Ronald Regan, a Republican, was the 40th president of the United States. When he took office in 1981, he was the oldest to be elected at that time, serving two terms until 1989. Today, some will remember him as a onetime Hollywood actor who, like Arnold Schwarzenegger many years later, went on to be Governor of California.

Unlike Arnie, who was disqualified from standing,  having been born outside USA, he went on to become President.

Old news clips capture his genial smiling face, in conversation with close ally, Margaret Thatcher. Others show him with Mikhail Gorbachev, the rival with whom he paved the way to better relations with the USSR. In America,  In one memorable speech, these words resonated. “Tear down the wall, Mr Gorbachev!”

Together with Abraham Lincoln and Barack Obama, he is considered one the greatest presidential orators. He was known as “the Great Communicator.’

His life can be seen as one of constant rehearsal, readying him for his biggest performance role, that of President. His first job was on a local radio station where he learnt “to talk to your audience, not over their heads or through them. Don’t try to talk in a special language of broadcasting or even of politics, just use normal everyday words.” As an unscripted sport commentator, talking under pressure and off-the -cuff became second nature, something that would serve him well in his political life.

His success as a radio performer led to the call from Hollywood.  There he became an actor. A good one who honed his craft, rehearsing and starring in some seventy films. Playing a part became natural and, in all but one of his films, he played the ‘good guy’, not the villain.

The down to earth, humorous optimist persona, key to his political success, was consolidated. As a Captain during the war, he served in a wartime Motion Picture unit producing some 400 training films. He understood performance from both sides of the camera.

Having mastered radio and film, he moved into television, a medium that was increasingly outperforming its predecessors. then increasingly taking its place as the medium of influence.  In the fifties, he hosted one of the top-rated network shows, General Electric Theater, showcasing 235 plays over six years. This gave him invaluable experience of live broadcast. (Donald Trump, fifty years later, was to benefit from his years of experience hosting the American version of the Apprentice.)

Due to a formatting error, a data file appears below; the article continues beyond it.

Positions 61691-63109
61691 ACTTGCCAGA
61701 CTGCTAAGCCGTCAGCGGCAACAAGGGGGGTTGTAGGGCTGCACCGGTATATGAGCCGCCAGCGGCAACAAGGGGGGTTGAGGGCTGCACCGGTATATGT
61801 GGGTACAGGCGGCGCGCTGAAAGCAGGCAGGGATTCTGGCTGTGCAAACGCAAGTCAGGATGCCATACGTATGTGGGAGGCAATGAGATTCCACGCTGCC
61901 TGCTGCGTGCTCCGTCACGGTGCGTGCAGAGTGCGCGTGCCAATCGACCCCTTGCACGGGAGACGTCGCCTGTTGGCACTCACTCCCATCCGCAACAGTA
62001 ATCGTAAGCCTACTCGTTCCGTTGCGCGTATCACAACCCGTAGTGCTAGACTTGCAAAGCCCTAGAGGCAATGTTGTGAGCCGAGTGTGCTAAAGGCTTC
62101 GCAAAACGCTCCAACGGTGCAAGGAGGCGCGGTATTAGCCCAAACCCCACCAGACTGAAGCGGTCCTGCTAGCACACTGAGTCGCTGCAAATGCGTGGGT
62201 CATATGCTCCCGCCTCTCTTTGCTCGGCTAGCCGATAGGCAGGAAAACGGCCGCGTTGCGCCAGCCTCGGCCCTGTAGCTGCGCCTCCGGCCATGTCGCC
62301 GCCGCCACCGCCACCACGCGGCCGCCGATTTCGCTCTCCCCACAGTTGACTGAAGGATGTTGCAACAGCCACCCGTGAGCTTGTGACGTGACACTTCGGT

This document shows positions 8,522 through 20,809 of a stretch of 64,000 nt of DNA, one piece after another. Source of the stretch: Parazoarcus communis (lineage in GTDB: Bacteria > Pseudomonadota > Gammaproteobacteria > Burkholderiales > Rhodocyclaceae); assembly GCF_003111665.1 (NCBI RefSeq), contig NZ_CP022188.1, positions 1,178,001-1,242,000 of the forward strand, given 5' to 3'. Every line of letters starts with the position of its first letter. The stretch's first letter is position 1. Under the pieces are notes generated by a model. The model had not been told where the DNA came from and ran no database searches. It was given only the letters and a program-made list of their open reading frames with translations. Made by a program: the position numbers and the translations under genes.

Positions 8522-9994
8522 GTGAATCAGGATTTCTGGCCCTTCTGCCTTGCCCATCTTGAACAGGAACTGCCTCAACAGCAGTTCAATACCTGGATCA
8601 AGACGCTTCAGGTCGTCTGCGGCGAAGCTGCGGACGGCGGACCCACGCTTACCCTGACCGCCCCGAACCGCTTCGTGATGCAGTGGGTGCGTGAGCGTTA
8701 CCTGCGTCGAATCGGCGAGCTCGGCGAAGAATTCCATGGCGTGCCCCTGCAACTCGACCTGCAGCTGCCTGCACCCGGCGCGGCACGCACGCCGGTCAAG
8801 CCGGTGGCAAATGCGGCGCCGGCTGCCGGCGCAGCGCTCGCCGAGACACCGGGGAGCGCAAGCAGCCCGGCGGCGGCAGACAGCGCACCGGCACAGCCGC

A spin off from the television show was an annual 16 weeks-week tour of sponsor GE’s plants, delivering speeches to the workforce, sometimes as many as fourteen a day! With that level of practice, no wonder he made political speeches seem effortless.

Arguably no one first entered political life so well practiced, so comfortable in rehearsal, so confident in what worked for him. He instructed his script writers to stick to his template for a good speech- they were to be no longer than twenty minutes (TED Talks are 18 minutes) and follow the (classic) format “tell them what you’re going to tell them, tell them, and then tell them what you’ve told them.”  He felt deeply that a speech must take into account the audiences mood and guide their passions and emotions, while using the words of the common man. It was vital ‘to be honest in what you’re saying’ and ‘to be in touch with your audience.’

Carefully crafted scripts were subjected to rigorous rehearsal, where Regan would add stories, epithets and humorous anecdotes from his celebrated collection of personal ‘notes’, putting his personal stamp on the speech.  His ‘honeyed’ voice worked equally well in a fireside chat broadcast as in a major platform speech. He could ‘keep your attention reading from the phone book’, but his use of language, the timing, the easy delivery, and injections of humour made his performances compelling.

One of his earlier speeches,” A Time for Choosing,” is widely regarded as among the greatest of the twentieth century.